3. Measurements

3.1 Basic measurements

Measurements that are carried out in forest inventories are usually of one of the following types:
  • Measurement of distance/lengths.
  • Measurement of angles.
  • Measurement of areas (in maps or remote sensing imagery).
  • Measurement of position (satellite navigation).
  • ¿Measurement¿ of a condition class = classification = assigning an object to one of a defined set of condition classes.

3.1.1 Measurement of distance/length

Length measurements are done for individual tree characteristics (actually, also diameter and height are distances/lengths), for plot establishment (e.g. measuring the radius of a circlular plot) and when navigating to the selected plot location. Length/distance measurements can be made directly or indirectly. Direct length measurement is accomplished by placing a prototype standard of a defined unit beside the object to be measured. Indirect linear measurement is accomplished by employing other techniques (geometry, trigonometry) that allow to calculate the length value. Many measurement techniques and devices are available, with a broad range of cost and of accuracy. Different options are available for the measurement of distance such as estimation by ¿calibrated¿ pace (pacing), measurement by tape (horizontal measurement) or by mechanical-optical devices (Blume-Leiss, Suunto). Higher speed and accuracy (at higher cost) is obtained with instruments that use laser and ultrasonic technology; there, the distance is calculated from the time that a sound or light impulse needs to travel the distance to the target object.

The most commonly used instruments for measuring dbh are caliper and diameter tape Tree height is indirectly measured by a simple trigonometric or geometric approach with mechanical-optical devices like the Spiegel Relascope, the Suunto altimeter or the Blume-Leiss altimeter. (See Annex Brief description of measuring instruments ).

In all cases, length measurements need to follow clear definitions: distances measured in the field are usually meant to be horizontal distances and need to be corrected in sloped terrain; tree height is the vertical distance between highest an lowest point of the tree - and not necessarily the length of the oblique/curved stem.

3.1.2 Measurement of angles

Slope angle and bearing are basic components of various measurements. Slope angle measurement is needed for the measurement of tree height, to determine a factor for slope correction of plot area and to reduce slope distances to horizontal distances.

There are various instruments used for measuring the vertical angles such as Suunto clinometer, Haga, Blume Leiss and Relascope (See Annex Brief description of measuring instruments ).

3.1.3 Measurement of areas (in maps or remote sensing imagery)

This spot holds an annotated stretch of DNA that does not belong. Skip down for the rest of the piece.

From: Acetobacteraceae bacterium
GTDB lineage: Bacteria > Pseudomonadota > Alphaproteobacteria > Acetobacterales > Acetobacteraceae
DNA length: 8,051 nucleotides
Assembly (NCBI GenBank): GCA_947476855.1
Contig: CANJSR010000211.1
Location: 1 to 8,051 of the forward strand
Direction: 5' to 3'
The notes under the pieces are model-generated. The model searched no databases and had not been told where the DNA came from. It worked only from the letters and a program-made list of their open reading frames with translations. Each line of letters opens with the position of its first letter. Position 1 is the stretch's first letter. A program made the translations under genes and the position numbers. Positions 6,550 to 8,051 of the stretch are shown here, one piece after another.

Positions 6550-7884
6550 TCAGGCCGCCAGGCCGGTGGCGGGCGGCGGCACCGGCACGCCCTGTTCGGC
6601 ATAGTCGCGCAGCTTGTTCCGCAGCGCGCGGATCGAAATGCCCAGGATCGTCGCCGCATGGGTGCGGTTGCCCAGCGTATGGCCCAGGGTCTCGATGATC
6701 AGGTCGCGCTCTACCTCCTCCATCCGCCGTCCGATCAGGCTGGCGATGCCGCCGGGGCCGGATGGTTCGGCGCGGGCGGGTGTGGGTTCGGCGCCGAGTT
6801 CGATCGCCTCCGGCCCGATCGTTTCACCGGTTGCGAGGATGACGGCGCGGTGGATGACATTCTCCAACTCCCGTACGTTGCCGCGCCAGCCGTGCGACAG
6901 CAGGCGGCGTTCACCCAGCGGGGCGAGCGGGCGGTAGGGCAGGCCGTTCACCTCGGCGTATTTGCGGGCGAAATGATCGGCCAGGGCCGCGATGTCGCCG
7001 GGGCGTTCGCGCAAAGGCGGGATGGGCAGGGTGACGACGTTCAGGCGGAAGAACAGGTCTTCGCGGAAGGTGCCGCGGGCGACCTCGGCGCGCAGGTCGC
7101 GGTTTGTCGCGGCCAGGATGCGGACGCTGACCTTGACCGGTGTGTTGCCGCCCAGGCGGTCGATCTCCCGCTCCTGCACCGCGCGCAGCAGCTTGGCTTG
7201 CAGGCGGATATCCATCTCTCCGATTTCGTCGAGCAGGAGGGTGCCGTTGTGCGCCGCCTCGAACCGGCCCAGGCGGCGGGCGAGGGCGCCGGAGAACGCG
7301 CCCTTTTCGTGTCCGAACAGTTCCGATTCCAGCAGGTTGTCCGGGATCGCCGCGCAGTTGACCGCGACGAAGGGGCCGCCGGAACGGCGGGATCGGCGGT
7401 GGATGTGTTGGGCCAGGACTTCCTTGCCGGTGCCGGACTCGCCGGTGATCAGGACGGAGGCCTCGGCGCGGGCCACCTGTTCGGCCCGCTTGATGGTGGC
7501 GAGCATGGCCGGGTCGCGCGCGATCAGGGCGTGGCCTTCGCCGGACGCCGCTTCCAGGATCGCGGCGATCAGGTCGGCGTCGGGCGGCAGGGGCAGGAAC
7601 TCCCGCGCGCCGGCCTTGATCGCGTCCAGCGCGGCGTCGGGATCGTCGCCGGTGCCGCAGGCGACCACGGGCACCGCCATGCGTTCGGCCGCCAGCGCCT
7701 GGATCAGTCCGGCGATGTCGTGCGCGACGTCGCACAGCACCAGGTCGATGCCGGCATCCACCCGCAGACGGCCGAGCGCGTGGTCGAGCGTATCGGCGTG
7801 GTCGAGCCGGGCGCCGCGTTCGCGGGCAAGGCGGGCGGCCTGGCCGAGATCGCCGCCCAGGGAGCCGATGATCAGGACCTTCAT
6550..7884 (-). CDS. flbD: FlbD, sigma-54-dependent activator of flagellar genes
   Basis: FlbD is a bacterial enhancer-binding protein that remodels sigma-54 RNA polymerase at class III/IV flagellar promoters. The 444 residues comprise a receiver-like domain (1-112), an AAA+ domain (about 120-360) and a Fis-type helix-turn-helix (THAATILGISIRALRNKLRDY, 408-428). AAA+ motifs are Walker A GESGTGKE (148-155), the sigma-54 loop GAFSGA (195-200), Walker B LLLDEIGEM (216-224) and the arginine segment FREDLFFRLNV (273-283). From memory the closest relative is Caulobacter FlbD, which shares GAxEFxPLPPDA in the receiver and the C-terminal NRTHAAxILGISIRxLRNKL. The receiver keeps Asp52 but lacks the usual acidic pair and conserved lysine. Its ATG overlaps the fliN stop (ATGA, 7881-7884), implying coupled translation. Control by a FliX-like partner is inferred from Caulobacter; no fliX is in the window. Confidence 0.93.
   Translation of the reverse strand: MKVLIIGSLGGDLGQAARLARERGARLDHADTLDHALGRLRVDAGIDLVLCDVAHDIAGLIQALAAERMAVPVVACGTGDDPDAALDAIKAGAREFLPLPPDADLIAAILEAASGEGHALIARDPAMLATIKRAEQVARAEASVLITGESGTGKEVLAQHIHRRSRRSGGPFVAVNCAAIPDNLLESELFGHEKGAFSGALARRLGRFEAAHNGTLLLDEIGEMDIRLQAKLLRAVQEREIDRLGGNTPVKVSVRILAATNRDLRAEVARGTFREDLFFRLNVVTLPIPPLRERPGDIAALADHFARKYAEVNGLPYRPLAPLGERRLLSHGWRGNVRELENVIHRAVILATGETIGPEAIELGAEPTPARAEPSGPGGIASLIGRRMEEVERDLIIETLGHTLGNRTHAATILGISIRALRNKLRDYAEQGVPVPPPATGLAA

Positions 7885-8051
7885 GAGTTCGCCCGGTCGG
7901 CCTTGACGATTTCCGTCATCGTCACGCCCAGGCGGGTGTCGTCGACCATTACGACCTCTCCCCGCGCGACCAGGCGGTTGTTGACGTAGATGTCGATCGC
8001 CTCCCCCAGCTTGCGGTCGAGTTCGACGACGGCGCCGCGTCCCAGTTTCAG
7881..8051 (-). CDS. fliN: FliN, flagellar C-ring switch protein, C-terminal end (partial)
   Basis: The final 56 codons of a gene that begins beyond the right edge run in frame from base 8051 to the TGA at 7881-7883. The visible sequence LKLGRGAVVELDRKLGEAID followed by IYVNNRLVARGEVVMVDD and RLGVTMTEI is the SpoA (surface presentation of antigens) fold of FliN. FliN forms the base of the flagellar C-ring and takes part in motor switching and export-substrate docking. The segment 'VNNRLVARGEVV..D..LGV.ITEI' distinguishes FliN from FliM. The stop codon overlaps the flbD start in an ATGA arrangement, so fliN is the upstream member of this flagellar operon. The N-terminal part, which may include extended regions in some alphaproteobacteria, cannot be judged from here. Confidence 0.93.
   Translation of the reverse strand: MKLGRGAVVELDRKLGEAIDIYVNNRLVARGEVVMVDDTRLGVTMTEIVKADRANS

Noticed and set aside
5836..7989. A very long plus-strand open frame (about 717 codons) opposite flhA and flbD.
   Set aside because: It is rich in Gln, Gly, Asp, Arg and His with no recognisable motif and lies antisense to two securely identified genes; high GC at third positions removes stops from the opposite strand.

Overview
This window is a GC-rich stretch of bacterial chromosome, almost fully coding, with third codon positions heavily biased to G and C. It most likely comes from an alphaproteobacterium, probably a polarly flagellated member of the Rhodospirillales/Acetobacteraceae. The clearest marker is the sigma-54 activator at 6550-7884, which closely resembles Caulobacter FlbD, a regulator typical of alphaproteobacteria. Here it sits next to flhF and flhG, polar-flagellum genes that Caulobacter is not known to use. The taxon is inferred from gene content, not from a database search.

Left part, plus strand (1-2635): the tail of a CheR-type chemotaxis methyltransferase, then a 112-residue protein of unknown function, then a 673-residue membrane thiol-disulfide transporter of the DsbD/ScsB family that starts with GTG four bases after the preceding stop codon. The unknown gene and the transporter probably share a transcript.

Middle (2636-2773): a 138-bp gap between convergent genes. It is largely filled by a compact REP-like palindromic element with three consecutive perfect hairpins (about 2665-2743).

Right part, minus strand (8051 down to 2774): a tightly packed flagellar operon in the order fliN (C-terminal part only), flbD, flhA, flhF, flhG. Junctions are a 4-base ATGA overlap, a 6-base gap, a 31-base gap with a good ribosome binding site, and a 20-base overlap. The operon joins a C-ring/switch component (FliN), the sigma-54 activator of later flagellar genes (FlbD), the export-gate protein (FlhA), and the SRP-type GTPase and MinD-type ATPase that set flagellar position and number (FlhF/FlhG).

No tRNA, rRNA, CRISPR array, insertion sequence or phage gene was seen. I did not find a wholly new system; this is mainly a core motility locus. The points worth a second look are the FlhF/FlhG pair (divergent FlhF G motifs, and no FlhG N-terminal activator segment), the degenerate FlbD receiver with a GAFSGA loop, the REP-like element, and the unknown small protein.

Direct measurements (as opposed to sample based estimations) of areas are only carried out on maps and remote sensing imagery, usually after having digitized the corresponding polygons. In NFAs, it is rare that area measurements need to be done in the field, although possible by GPS or with electronic distance meters in combination with a digital compass.

If, for example, the plot area needs to be determined which is outside the present condition class, then usually not a direct measurement of area is made, but distance measurements are made which are later used to calculate the area.

3.1.4 Measurement of position (Satellite navigation)

Satellite Navigation allows via distance measurements to a set of satellites to determine three dimensional positions. The GPS (Global Positioning System, USA) was the first system in place and some times the term GPS is used in more general terms for satellite navigation systems. The Russian system GLONASS is fully operational since 1995, and the European system GALILEO is planned to be operation in 2008. GPS receivers are now available at low cost (standard receivers of various brands starting from under $200) and support NFA planning and implementation. Three basic functions are important for NFAs: (1) navigation = ¿finding the way to the sample plot in the field¿, and (2) position = ¿determining the position of sample points or other reference points in the field¿. Also (3) the tracking function = ¿monitoring the movement of people¿ can be of interest to document the access path to a plot and to monitor that field crews did really reach the target sample plot location.

3.1.5 ¿Measurement¿ of a condition class = Classification

For categorical variables the measurement is about assigning the response to one of a set of defined classes. Here, the complete set of possible ¿values¿ (classes) needs to be defined. Typical examples are the variables ¿forest type¿ or ¿tree species¿.

3.1.6 Subjective estimations of values / guesses

Not all measurements follow objectively reproducible observation procedures. Some times, guesses are a quick method for data provision. However, for obvious reasons their use should be restricted to those variables where more objective and reproducible data acquisition techniques are not feasible.

3.2 Measurements of some NFA relevant variables

The concrete set of variables to be covered by a specific NFA depends on the specific set of objectives. The variables can be grouped into major subject areas. As an example, in a comprehensive comparative study of European National Forest Inventory Systems (Anon. 1996) the following grouping of variables had been used.
- Geographic and topographic variables.
- Ownership variables.
- Variables on wood production.
- Variables of site and soil.
- Variables concerning forest structure.
- Variables concerning regeneration.
- Variables concerning forest condition.
- Variables concerning accessibility and harvesting.
- Variables describing forest ecosystems.
- Variables concerning non-wood forest products.